That protest represented a watershed moment, the point when student debt went from being a personal problem to a political one, the result of decades of disinvestment in public colleges and universities that turned education into a consumer product instead of a public good. We kicked things off with the Rolling Jubilee fund, a public education campaign that bought and cancelled more than $30m in medical, student debt, payday loans and private probation debts. Then, in 2015, the Debt Collective launched the country's first student debt strike.
Visa Inc reported higher expenses and lower spending by people using its cards abroad on Wednesday even as increased overall consumer spending drove quarterly profit 14 percent higher. Shares of the company were trading lower after the bell as investors worried over a slide in cross-border volume growth, which measures the value of transactions made on a Visa card outside a customer's home country. The company and its rival Mastercard had recently come under fire for charging high fees on tourist cards in the European Union.
It is not now clear whether the Democrats' pathological attachment to the fantasy that they have some chance of destroying the Trump presidency legally is based on continuing hysteria and frenzy, or addiction to continued harassment of the president even as the credibility of doing so plummets, or is an attempt to forestall the investigation and exposure of the malfeasance of the Obama administration and the Clinton campaign in producing the fraud of Trump–Russian collusion. All serious observers can (and do) agree that there is no chance of removing this president from office by impeachment. It requires considerable perseverance and selectivity in canvassing the American media to elicit this fact, but the special counsel, Robert Mueller, despite his glaring anti-Trump biases and obscenely partisan group of investigators, found the president (and all other Americans) to be blameless on the charge of illegal collusion with anyone in Russia to rig the outcome of the 2016 presidential election.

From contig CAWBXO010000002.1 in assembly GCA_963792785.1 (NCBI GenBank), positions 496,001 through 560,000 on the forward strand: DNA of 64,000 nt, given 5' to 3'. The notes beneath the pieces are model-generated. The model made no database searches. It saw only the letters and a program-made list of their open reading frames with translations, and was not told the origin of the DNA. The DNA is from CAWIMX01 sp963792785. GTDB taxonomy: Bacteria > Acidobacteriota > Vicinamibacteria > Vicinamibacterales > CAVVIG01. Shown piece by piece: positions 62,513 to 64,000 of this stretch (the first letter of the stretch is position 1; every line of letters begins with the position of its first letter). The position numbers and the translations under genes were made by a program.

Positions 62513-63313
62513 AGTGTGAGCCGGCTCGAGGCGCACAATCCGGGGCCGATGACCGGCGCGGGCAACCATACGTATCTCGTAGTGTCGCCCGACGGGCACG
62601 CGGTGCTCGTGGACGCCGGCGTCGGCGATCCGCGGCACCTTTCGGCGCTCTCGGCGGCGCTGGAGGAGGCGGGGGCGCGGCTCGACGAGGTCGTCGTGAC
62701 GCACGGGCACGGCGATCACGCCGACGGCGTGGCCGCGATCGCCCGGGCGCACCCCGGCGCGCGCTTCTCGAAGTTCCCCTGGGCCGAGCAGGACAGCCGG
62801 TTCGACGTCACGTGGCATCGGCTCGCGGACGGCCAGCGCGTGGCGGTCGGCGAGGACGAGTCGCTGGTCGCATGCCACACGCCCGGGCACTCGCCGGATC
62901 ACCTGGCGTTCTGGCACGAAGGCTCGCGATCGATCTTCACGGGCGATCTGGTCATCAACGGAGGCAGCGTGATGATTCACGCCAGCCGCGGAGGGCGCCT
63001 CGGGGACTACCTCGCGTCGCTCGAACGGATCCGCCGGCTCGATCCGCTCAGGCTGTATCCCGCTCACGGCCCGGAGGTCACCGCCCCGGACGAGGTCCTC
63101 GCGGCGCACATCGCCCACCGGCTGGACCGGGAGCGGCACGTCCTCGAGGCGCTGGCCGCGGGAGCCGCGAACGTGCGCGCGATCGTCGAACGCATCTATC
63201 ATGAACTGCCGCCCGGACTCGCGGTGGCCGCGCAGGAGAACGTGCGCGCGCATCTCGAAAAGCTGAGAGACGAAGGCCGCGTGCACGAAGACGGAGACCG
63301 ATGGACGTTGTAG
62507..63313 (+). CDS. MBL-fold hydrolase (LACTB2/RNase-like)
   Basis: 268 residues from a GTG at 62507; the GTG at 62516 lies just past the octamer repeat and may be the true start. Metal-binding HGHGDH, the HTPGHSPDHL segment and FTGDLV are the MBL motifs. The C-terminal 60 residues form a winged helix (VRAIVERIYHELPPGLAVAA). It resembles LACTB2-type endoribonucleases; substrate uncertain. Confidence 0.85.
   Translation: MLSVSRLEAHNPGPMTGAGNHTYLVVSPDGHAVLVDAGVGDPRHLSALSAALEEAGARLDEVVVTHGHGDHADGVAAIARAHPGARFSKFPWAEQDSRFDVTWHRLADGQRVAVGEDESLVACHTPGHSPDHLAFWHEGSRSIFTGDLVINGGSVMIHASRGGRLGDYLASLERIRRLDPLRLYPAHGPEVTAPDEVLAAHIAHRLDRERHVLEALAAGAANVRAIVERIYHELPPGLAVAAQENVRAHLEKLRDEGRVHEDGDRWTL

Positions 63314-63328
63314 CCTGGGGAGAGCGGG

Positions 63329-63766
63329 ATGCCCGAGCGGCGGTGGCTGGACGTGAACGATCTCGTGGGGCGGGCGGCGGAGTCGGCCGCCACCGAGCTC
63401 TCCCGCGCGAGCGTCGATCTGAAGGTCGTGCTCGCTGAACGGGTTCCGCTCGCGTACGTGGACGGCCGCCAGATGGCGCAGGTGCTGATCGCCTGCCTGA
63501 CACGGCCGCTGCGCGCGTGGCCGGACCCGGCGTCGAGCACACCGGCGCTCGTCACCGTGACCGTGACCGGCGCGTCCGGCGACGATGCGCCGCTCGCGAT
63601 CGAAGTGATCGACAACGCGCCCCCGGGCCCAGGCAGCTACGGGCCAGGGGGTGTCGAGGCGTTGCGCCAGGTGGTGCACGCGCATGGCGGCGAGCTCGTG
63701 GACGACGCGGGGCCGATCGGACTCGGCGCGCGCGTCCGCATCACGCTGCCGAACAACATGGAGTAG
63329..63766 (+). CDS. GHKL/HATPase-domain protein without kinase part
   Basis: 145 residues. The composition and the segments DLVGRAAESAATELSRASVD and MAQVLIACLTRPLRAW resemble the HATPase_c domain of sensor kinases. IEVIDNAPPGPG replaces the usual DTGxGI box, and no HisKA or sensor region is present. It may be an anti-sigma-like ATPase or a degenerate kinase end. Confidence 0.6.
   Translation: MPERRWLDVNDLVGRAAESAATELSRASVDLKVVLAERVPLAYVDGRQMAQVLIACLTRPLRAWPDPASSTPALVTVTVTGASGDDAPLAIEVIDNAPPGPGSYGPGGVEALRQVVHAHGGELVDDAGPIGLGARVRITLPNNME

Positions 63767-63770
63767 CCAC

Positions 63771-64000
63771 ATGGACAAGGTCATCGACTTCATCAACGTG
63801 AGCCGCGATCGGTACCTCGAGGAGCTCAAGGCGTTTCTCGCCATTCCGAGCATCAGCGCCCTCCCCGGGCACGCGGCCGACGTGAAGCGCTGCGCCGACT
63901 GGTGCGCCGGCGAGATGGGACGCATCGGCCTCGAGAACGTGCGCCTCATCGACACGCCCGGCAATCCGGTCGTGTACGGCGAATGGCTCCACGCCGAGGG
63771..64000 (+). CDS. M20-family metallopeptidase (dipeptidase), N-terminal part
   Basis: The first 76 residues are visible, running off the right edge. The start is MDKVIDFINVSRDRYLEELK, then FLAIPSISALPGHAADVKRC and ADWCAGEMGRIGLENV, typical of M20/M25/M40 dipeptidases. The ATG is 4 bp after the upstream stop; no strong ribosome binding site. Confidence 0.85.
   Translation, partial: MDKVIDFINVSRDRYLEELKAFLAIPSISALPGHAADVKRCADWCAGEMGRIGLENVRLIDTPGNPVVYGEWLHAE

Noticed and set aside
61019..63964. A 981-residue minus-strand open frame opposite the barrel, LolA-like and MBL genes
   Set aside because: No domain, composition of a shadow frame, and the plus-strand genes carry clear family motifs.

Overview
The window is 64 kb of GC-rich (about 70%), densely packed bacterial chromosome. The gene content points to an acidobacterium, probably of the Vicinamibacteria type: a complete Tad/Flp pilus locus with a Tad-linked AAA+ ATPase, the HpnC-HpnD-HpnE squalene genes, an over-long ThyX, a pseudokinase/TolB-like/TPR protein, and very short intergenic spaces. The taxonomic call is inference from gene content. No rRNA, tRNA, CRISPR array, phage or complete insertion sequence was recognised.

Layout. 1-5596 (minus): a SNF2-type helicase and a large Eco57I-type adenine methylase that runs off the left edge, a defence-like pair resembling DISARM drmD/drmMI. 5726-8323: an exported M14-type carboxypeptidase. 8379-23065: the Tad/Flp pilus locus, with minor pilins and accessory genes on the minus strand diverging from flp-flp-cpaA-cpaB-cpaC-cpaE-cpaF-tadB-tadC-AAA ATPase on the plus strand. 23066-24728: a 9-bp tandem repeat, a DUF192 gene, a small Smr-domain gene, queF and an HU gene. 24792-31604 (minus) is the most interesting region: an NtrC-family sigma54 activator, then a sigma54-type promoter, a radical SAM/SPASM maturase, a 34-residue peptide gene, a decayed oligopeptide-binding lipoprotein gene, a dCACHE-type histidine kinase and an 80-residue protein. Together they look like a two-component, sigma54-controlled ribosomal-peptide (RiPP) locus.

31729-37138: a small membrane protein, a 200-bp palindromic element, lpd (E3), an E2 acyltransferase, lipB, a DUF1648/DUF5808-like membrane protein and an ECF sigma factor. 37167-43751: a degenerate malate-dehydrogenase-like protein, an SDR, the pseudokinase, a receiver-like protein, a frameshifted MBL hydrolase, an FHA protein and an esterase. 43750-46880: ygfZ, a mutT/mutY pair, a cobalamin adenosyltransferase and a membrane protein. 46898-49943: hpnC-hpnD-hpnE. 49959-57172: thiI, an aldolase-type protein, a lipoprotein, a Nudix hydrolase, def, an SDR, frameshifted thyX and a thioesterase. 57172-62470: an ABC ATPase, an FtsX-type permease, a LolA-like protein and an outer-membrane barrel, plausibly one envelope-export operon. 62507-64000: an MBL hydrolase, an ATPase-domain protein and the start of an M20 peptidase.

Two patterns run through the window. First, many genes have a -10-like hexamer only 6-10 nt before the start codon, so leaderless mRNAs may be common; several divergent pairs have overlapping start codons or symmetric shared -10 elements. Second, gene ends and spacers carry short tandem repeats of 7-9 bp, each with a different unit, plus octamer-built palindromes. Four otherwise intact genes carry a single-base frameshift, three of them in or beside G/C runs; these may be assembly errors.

On two occasions three years apart, federal prosecutors say, MacFarlane made payments totaling at least $200,000 to the ringleader of the cheating scheme, Rick Singer, to get his daughter and later his son into USC. Janke has admitted to creating fake sports profiles for the children as college athletic recruits to get them into school.
Mexico President Andres Manuel Lopez Obrador told the United States on Tuesday that if it wants to stem the flow of Central American migrants to its southern border, it needs to invest in the region. Slowing entries from Mexico has been a major focus of President Donald Trump's administration amid numerous reports of migrant caravans heading up from Guatemala, El Salvador and Honduras in the hope of a better life. The migrants say they are fleeing poverty and gang violence, but Trump has characterized many as criminals and has ramped up pressure on Mexico to help ease the strain on US immigration authorities.